New Delhi, April 25: A total of 11,000 sorties were conducted by the Indian Air Force (IAF) during its biggest war-like exercise ‘Gagan-Shakti’. The two-week long exercise concluded on 22nd April. These number sorties are generally done in a month’s time. Out of these 11,000 sorties, 9,000 done by the fighter aircraft alone were conducted in the pan-India exercise. According to a report published in The Times of India, an IAF official on Tuesday said, “Of the 11,000 sorties during the pan-India exercise from April 8-22, around 9,000 were of fighters like Sukhoi-30MKIs, Mirage-2000s, Jaguars, MiG-29s, MiG-21s, MiG-27s, Tejas and the Hawk advanced jet trainers (in a combat support role).” Around 1,400 officers and 14,000 men participated in this mega exercise.
The exercise was conducted in two phases. In the first Phase the IAF tested its capability to suppress enemy attack along the western front with Pakistan, and in the second phase, IAF showcased its strength along the northern border with China from Ladakh to Arunachal Pradesh. The main Aim of the exercise was to test the real-time coordination, deployment and employment of Air Power in a short and intense battle scenario. The IAF exercised the entire machinery to validate its concept of operations and war-waging capability.
During the exercise, Network Centric Operations were conducted with the focus to enhance situational awareness and to enable real-time data transfer between the weapon systems, satellite and ground-based systems. Indigenous-built Light Combat Air Craft (LCA) Tejas was put to the test. It carried out defence and Combat operations. Forward Surgical Centres (FSC) were set up at remote forward locations. FSC enhances medical capabilities and enables immediate life and limb-saving surgeries and stabilisation of patients away from service hospital. Paratroopers of all the three wings of Defence forces were airdropped to targeted areas.
Special HeliBorne Operations (SHBO) mission was conducted by 2xMI-17 V5 helicopters of the IAF. Tri-Services Commandos were inserted in the objective area, to capture a Heli runway. IAF fighter jets conducted dusk-night-dawn operations. The IAF also tested its firepower by delivering ammunition with high precision. Joint Maritime operations were performed in cooperation with the Indian Navy. Mass casualty drill was also undertaken to transfer injured troops to military hospitals.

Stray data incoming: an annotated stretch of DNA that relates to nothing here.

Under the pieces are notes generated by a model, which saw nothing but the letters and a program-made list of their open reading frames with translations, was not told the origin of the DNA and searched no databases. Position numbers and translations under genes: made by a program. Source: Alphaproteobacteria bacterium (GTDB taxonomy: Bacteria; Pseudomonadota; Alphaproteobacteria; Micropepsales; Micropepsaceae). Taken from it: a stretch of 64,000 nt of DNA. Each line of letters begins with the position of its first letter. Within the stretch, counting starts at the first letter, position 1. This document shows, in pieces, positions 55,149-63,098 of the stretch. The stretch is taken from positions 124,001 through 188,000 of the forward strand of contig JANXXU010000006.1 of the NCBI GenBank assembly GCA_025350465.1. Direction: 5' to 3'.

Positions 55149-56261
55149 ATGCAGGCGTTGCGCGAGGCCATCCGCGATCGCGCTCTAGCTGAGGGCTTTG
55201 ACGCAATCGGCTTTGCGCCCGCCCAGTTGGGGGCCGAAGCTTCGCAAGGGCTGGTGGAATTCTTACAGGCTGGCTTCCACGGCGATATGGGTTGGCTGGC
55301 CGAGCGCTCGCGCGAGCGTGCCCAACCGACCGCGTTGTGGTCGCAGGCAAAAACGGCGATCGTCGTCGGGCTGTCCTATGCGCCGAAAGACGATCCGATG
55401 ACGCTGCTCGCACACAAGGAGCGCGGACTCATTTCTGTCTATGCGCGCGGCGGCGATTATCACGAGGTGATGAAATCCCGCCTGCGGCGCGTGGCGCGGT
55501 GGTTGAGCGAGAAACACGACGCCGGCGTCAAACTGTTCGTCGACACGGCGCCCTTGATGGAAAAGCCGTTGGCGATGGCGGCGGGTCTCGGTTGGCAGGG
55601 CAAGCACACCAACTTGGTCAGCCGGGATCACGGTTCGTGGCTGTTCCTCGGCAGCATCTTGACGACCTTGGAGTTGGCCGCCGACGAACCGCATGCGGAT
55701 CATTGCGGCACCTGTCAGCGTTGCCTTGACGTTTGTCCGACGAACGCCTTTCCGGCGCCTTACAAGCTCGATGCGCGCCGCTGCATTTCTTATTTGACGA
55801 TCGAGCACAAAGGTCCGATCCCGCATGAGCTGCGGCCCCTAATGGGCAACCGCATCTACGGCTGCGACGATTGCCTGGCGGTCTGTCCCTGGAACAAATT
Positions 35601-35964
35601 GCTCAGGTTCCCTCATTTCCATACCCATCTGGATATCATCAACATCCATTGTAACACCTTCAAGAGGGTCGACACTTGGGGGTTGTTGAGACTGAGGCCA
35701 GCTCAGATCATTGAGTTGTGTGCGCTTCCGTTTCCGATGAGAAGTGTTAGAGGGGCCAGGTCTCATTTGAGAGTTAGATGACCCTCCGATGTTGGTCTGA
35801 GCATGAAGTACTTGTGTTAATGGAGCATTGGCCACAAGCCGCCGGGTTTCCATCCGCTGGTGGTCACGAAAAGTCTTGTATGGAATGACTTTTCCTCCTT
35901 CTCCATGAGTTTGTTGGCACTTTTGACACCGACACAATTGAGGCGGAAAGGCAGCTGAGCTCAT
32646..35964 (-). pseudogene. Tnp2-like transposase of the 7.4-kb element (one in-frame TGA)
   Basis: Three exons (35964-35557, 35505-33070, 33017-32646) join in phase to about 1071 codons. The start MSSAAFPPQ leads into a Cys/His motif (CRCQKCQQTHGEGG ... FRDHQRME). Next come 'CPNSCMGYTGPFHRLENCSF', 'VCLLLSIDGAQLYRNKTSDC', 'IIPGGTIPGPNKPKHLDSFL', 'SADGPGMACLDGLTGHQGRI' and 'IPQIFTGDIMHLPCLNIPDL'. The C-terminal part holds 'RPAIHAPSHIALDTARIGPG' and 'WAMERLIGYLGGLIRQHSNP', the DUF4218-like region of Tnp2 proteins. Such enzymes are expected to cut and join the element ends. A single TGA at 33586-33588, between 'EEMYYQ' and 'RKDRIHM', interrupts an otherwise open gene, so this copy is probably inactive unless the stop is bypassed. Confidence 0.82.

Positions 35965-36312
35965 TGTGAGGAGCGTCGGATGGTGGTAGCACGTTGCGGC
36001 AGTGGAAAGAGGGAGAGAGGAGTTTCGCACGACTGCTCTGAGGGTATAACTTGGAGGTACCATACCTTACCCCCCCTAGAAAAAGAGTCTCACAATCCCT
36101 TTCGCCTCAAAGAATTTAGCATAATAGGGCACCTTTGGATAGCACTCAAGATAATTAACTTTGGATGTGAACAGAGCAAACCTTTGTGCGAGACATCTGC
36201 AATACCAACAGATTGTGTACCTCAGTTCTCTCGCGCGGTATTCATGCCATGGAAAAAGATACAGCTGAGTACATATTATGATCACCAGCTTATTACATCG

The highlight of the exercise was the mid-air fueling, in which IL-78 demonstrated the importance of refuelling aircraft during any long-range missions, as it would ensure long-range strike capabilities for the Su-30 MKI. The IAF also undertook a Battalion level airborne assault in the desert sector. It included a paradrop of 560 paratroopers of the IAF and the Indian Army, combat vehicles and GPS guided cargo platforms. The IAF effectively exercised its Maritime warfighting concepts on both Western & Eastern seaboards. The primary focus in Phase–II was to address targets over Eastern Sea Board right up to Malacca Straits. Sukhoi -30MKI fighter jets equipped with BrahMoa missiles hit targets with precision in the Malacca Strait, the entry point where Chinese naval ships into the Indian Ocean Region. A large number of Advanced Landing Grounds Operationalised for conducting Special Airborne Operations close to the simulated objective areas were undertaken.
The operation commandos of the IAF also executed Inter-Valley Troop Transfer (IVTT) along with the Indian Army. The IVTT was conducted in the high hills of North and North East along the Indo-Sino border. The aim was to validate the capability of the IAF and the Army to quickly transfer and redeploy acclimatised troops. The Indian Air Force also test readiness to deal with a biological, chemical and nuclear war and we were satisfied with our capability to deal with such situations during the exercise.